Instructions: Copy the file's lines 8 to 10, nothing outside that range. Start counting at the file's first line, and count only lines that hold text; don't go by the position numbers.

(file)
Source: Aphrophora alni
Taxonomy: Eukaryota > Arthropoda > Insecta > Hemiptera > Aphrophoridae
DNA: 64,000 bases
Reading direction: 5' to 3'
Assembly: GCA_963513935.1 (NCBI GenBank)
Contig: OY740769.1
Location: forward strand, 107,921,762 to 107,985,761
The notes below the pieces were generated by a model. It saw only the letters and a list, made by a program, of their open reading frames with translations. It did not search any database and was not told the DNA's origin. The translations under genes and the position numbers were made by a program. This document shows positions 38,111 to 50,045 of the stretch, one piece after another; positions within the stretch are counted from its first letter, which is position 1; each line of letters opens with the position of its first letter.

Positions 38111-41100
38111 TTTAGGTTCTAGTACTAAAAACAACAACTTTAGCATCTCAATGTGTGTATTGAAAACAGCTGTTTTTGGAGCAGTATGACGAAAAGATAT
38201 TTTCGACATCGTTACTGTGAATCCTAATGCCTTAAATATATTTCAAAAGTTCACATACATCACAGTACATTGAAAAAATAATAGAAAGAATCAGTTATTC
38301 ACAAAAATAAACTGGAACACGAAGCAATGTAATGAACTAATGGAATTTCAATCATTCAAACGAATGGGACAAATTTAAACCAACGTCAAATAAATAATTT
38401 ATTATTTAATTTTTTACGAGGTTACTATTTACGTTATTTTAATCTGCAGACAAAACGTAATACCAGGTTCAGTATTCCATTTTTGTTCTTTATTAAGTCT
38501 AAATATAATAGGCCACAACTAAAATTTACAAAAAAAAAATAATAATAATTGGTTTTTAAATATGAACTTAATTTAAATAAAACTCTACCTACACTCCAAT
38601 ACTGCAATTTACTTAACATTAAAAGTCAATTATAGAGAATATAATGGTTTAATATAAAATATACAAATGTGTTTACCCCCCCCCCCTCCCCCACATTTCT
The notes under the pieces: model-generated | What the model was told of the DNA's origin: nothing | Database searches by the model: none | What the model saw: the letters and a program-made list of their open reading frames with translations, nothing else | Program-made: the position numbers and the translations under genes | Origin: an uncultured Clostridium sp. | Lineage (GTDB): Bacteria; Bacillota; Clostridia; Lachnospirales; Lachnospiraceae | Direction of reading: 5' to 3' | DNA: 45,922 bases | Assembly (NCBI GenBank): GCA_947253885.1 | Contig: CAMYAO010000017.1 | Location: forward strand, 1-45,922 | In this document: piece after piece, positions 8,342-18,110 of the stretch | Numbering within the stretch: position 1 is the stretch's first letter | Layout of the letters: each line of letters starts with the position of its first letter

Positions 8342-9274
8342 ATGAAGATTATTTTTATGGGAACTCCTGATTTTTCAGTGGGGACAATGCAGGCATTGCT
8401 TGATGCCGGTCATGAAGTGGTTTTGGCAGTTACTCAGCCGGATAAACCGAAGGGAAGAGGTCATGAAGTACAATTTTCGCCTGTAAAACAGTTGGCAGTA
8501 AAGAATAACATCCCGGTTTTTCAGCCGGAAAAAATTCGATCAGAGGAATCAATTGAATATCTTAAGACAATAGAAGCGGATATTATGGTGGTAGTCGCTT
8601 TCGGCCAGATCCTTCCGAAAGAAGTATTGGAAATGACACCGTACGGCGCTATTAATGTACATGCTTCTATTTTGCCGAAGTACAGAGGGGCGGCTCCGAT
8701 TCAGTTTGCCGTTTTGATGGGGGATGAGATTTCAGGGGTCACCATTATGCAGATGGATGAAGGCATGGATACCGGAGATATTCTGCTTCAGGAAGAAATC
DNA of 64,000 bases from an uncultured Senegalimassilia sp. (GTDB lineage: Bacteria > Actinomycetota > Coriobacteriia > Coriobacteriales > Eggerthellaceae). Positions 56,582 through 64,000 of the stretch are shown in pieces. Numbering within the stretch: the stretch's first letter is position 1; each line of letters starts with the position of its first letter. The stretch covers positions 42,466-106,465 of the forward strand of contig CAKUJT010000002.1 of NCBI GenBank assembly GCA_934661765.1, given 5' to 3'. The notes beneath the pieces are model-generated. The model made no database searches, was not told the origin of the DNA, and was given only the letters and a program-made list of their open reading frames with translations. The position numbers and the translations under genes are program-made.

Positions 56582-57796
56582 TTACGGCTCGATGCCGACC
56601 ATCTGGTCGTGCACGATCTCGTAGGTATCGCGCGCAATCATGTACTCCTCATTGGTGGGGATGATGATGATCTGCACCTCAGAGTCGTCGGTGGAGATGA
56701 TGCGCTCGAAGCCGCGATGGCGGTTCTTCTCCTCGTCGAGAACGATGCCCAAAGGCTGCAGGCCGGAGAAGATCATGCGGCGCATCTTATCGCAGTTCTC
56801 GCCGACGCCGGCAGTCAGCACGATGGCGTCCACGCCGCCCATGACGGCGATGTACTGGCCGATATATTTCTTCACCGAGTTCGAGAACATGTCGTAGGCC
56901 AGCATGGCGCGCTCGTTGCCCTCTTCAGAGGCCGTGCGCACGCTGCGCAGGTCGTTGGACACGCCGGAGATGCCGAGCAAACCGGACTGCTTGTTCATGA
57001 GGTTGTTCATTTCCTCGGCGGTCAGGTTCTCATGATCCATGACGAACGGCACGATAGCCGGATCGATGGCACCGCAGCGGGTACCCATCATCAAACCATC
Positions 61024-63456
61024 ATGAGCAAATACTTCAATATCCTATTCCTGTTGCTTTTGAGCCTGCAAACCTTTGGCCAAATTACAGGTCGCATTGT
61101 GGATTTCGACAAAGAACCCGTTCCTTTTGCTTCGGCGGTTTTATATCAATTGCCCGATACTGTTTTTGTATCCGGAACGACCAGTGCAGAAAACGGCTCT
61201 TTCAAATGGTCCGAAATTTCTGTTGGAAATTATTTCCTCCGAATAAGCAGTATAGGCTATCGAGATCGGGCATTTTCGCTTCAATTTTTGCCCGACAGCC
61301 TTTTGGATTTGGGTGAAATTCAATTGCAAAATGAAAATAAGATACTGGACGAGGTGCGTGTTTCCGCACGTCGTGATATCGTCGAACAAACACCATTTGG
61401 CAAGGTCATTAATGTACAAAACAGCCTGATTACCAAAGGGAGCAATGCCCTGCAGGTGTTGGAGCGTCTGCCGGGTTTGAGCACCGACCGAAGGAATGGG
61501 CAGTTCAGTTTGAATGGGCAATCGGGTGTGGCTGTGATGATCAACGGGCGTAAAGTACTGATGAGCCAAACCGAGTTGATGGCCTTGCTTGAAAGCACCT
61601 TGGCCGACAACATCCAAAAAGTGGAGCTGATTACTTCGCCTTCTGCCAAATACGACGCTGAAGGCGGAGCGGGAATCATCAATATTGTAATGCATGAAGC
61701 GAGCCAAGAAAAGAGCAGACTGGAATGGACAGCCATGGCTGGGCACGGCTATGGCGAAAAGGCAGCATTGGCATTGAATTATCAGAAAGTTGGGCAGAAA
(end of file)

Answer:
The notes below the pieces were generated by a model. It saw only the letters and a list, made by a program, of their open reading frames with translations. It did not search any database and was not told the DNA's origin. The translations under genes and the position numbers were made by a program. This document shows positions 38,111 to 50,045 of the stretch, one piece after another; positions within the stretch are counted from its first letter, which is position 1; each line of letters opens with the position of its first letter.

Positions 38111-41100
38111 TTTAGGTTCTAGTACTAAAAACAACAACTTTAGCATCTCAATGTGTGTATTGAAAACAGCTGTTTTTGGAGCAGTATGACGAAAAGATAT